South County’s girls’ soccer team entered this season with two of the Northern Region’s top juniors in Morgan Duffy and Alex Reed. The South County boys’ soccer team, meanwhile, began this campaign with two gaping holes to fill on its back line, as the Stallions graduated a pair of three-year starters in David Forrester and Justin Griggs.
At about the quarter pole of this spring season, Duffy and Reed have continued to light up the scoreboard while the losses of Forrester and Griggs have been more than accounted for, with the boys’ team having still not allowed an opponent to score.
All of that has led to a whole bunch of optimism at South County, not to mention the teams’ combined 8-1-2 record, which has both teams atop the Patriot District standings.
“They’re off to a great start, but they’re very level-headed and they know they have to take care of the little things and the big things will take care of themselves,” said Erich Gunderman, head coach of the boys’ team, which finished 7-3-3 last spring and lost to Lee in the district quarterfinals. “They understand that there’s always something we can do better.”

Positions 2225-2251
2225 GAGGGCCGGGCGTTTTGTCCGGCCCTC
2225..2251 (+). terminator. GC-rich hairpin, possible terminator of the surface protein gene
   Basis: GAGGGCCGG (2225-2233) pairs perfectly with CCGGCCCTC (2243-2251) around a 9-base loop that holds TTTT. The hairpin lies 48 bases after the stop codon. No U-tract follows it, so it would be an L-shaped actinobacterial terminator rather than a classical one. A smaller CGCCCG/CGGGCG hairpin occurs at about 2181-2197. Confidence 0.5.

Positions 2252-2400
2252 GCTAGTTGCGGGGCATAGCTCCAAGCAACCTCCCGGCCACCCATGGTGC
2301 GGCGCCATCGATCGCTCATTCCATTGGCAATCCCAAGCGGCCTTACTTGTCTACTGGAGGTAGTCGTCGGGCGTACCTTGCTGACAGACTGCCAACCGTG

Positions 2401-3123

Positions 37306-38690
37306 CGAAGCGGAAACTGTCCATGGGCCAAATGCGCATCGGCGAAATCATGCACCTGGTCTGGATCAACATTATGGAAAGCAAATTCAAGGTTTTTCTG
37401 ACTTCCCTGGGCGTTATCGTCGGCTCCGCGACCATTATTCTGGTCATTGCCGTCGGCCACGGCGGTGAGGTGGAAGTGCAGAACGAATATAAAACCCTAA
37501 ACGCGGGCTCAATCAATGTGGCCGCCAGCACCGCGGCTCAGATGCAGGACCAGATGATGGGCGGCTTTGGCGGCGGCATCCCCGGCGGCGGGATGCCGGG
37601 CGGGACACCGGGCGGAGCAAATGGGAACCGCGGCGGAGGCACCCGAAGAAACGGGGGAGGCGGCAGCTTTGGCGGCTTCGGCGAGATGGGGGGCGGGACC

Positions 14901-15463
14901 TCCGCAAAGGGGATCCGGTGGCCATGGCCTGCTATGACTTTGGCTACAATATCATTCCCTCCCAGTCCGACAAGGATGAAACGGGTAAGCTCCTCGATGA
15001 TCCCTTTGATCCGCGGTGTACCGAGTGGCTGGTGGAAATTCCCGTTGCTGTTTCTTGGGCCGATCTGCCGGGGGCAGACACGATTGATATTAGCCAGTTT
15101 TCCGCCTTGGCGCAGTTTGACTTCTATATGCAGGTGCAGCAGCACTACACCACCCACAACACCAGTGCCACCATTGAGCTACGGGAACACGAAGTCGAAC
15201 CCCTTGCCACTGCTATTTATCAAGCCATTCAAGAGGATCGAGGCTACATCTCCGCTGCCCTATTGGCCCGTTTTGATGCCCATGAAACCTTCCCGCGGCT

“Our core group really works well together,” said girls’ coach Maureen Saale, whose team went 13-2-2 in 2008 before it was upset by West Springfield in the district semifinals. “What we’re seeing now is a lot of teamwork and working together.”
<b>IN ADDITION</b> to junior goalkeeper Javier Hernandez, a three-year starter, Gunderman returns a pair of hard-working midfielders in Willie Roque and Zach Willner and a top-notch defender in Max Kleess, who are all seniors.
Besides Reed (16 goals and eight assists in 2008) and Duffy, Saale welcomes back first All-District defender Megan Rea and second team All-District forward Liz Hodges, who hopes to fill the void left by an injury to Kelly Johnson, who is out for the season with a broken fibula.
While the girls’ team, which totaled 16 goals during victories over Mount Vernon and Lee, has done it with offense, Gunderman’s boys’ team has been sound defensively, executing his philosophy of the sooner the ball is taken away, the better.
“We’re preaching with the kids that when we lose the ball, the best time to get it back is right then,” said Gunderman, whose team has never won a playoff game in its four-year history, a trend the Stallions hope to snap this season.
Saale’s group has benefited from the performance of Paige Ritari, who, despite tearing her anterior cruciate ligament during the district semifinals last spring, has rejoined the team and has seen her playing time increase gradually.
“She inspired a lot of the players to really work hard because they saw a player out there who was working hard and they saw her with the trainer and then coming out and not being able to play,” Saale said. “Everyone has enjoyed watching her progress.”